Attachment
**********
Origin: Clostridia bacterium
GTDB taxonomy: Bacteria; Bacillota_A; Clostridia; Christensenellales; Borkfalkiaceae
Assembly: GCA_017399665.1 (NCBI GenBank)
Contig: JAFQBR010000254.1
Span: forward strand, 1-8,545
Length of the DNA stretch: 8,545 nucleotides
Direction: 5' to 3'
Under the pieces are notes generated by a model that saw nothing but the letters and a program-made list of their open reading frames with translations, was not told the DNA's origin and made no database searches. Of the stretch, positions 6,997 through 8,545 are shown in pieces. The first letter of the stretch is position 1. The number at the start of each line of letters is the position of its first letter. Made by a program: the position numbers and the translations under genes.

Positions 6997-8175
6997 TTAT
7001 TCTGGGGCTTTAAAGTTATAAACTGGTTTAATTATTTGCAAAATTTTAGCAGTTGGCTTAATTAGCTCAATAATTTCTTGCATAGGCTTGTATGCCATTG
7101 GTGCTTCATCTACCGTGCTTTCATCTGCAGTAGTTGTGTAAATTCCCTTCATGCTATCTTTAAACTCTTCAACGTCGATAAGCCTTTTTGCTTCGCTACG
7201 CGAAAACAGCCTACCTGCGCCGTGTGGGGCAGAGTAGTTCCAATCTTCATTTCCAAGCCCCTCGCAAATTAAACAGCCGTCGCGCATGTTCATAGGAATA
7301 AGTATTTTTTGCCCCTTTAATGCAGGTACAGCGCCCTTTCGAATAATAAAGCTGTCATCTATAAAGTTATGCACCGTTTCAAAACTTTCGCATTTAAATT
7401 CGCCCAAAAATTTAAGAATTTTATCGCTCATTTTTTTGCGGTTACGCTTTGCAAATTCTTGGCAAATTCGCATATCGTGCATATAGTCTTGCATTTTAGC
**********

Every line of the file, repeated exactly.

Origin: Clostridia bacterium
GTDB taxonomy: Bacteria; Bacillota_A; Clostridia; Christensenellales; Borkfalkiaceae
Assembly: GCA_017399665.1 (NCBI GenBank)
Contig: JAFQBR010000254.1
Span: forward strand, 1-8,545
Length of the DNA stretch: 8,545 nucleotides
Direction: 5' to 3'
Under the pieces are notes generated by a model that saw nothing but the letters and a program-made list of their open reading frames with translations, was not told the DNA's origin and made no database searches. Of the stretch, positions 6,997 through 8,545 are shown in pieces. The first letter of the stretch is position 1. The number at the start of each line of letters is the position of its first letter. Made by a program: the position numbers and the translations under genes.

Positions 6997-8175
6997 TTAT
7001 TCTGGGGCTTTAAAGTTATAAACTGGTTTAATTATTTGCAAAATTTTAGCAGTTGGCTTAATTAGCTCAATAATTTCTTGCATAGGCTTGTATGCCATTG
7101 GTGCTTCATCTACCGTGCTTTCATCTGCAGTAGTTGTGTAAATTCCCTTCATGCTATCTTTAAACTCTTCAACGTCGATAAGCCTTTTTGCTTCGCTACG
7201 CGAAAACAGCCTACCTGCGCCGTGTGGGGCAGAGTAGTTCCAATCTTCATTTCCAAGCCCCTCGCAAATTAAACAGCCGTCGCGCATGTTCATAGGAATA
7301 AGTATTTTTTGCCCCTTTAATGCAGGTACAGCGCCCTTTCGAATAATAAAGCTGTCATCTATAAAGTTATGCACCGTTTCAAAACTTTCGCATTTAAATT
7401 CGCCCAAAAATTTAAGAATTTTATCGCTCATTTTTTTGCGGTTACGCTTTGCAAATTCTTGGCAAATTCGCATATCGTGCATATAGTCTTGCATTTTAGC